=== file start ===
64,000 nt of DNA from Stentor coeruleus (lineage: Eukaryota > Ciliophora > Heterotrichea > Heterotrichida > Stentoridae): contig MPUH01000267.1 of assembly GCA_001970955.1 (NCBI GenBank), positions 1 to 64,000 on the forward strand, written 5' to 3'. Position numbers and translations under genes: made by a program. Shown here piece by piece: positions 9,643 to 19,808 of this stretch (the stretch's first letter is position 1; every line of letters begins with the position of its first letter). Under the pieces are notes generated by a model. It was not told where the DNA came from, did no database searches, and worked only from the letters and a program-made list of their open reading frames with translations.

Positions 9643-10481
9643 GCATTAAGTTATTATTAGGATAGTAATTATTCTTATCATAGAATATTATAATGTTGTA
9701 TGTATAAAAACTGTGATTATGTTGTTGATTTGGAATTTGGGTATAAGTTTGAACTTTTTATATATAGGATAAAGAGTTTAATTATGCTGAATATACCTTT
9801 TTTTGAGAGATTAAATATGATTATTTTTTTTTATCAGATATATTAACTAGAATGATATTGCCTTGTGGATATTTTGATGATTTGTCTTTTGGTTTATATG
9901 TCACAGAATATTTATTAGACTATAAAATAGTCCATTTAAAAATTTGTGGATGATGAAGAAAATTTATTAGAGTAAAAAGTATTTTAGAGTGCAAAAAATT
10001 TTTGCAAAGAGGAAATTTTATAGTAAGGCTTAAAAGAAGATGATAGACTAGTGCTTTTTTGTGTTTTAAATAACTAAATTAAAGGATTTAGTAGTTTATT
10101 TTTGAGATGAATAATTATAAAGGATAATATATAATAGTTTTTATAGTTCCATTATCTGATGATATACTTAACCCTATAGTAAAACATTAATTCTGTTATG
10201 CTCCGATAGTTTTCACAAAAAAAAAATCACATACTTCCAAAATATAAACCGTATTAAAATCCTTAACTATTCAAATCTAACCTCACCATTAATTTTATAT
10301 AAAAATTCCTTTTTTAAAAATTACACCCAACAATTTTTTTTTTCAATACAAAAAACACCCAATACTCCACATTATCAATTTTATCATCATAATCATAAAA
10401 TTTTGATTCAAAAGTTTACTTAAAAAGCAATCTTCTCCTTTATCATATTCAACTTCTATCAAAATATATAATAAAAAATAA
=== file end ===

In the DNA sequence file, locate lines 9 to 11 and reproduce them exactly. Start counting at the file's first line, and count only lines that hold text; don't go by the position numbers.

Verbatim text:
10201 CTCCGATAGTTTTCACAAAAAAAAAATCACATACTTCCAAAATATAAACCGTATTAAAATCCTTAACTATTCAAATCTAACCTCACCATTAATTTTATAT
10301 AAAAATTCCTTTTTTAAAAATTACACCCAACAATTTTTTTTTTCAATACAAAAAACACCCAATACTCCACATTATCAATTTTATCATCATAATCATAAAA
10401 TTTTGATTCAAAAGTTTACTTAAAAAGCAATCTTCTCCTTTATCATATTCAACTTCTATCAAAATATATAATAAAAAATAA